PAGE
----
Bookselling Industry’s Harvey Relief Efforts Continue After Irma Batters Southeast U.S.

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The bookselling industry has mobilized to help in the aftermath of Hurricane Harvey, which devastated parts of Houston and was immediately followed by Hurricane Irma, which ravaged islands in the Caribbean, tore through Florida, and barreled up the southeastern U.S. coast.

Houston flood
Many parts of the city of Houston were underwater after Hurricane Harvey hit. (photo:

Harvey struck Southeast Texas on August 26, creating a wide-ranging disaster area, displacing at least 40,000 people, and killing at least 70. Since then, many book industry groups and publishers have launched initiatives to assist victims of the hurricane, and ABA has compiled a list of offers publishers have announced so far.

The American Booksellers Association is also making a special emergency contribution of $5,000 to the Book Industry Charitable (Binc) Foundation in support of the organization’s efforts to help with hurricane relief and is matching all contributions made to Binc, up to $5,000, between August 31 and September 15. In addition to Binc and ABA, which have extended their help beyond Harvey, Baker & Taylor, Penguin Random House, Workman, and HarperCollins have also informed ABA of relief efforts that are specifically geared toward victims of Hurricane Irma. ABA will report back on other publishers’ Irma-specific efforts in an upcoming issue of Bookselling This Week.

The majority of ABA member bookstores in the path of Hurricane Harvey did not suffer severe damage, so many have been contributing to relief efforts since then, both by raising money and by donating books to schools and shelters. Last week, Houston’s Blue Willow Bookshop owner Valerie Koehler received a call from Carole Davis of Arizona, who stumbled upon the store while searching online for a local bookstore to donate to. Now, Davis is sponsoring the store’s Hurricane Harvey Relief Gift Card Program, through which customers can buy a store gift card to fund staff selections of new books for children in shelters and schools that have lost their library collections. The program had already raised $12,500 by September 8, according to the Houston Chronicle. Gift cards can be purchased on the Blue Willow website.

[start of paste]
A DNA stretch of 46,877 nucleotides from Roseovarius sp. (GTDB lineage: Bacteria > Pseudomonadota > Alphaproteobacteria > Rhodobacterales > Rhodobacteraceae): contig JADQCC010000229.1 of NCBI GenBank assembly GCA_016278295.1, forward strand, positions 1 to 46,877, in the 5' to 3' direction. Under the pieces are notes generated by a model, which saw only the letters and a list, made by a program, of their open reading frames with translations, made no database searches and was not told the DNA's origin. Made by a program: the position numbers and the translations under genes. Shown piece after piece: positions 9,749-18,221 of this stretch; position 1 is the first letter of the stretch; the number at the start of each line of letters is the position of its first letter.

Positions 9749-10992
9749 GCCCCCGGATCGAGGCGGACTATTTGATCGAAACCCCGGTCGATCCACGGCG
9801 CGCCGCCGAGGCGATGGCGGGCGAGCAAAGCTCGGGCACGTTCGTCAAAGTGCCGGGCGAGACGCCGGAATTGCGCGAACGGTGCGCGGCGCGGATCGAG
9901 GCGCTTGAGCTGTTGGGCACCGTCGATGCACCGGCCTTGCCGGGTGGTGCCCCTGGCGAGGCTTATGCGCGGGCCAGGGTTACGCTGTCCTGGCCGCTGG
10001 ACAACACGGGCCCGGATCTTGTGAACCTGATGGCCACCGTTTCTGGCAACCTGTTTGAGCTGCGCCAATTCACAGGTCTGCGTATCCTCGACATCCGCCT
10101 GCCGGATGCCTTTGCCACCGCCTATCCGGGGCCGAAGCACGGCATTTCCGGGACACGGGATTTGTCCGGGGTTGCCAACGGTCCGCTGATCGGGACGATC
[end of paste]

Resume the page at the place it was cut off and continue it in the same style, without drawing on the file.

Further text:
Outside of the Houston area, customers of Penguin Bookshop in Sewickly, Pennsylvania, have been invited to donate a dollar for every book they take from the store’s advanced reader copy selection and from some new books with slight imperfections, with proceeds benefitting the Houston Food Bank. Penguin Bookshop manager Mary Ferris told local news outlet the Tribune-Review that she hopes the store will raise at least $500, and that this is the first time the store has collected money for victims of a disaster. According to Ferris, in the four years since Susan Hans O’Connor has owned the store, “nothing this powerful has made an impact on so many people.”

On Harvey’s heels came Hurricane Irma, which hit parts of the Caribbean and Florida last week before traveling up the coasts of Georgia and South Carolina. While Irma weakened to a big storm on Monday night, millions are still dealing with power outages, with CNN reporting that 4.4 million people in Florida are without power.

Books & Books is one Florida store that was affected by Hurricane Irma. Owner Mitch Kaplan has been in the bookselling business in Miami for 35 years and has lived through many powerful hurricanes, including Andrew in 1992. When Irma hit, his stores were in the line of fire: Books & Books has five locations in the Miami area, three cafés, a store in the Cayman Islands, a store at the Miami International Airport, and another in Key West with Judy Blume.

Kaplan said they were lucky enough that none of the stores had any major damage, but the real problem has been power outages in the stores and in employees’ homes. However, Miami Beach and the Coral Gables stores regained power and were able to open on Wednesday, and Kaplan said he hopes his other Miami stores will be able to reopen throughout the week.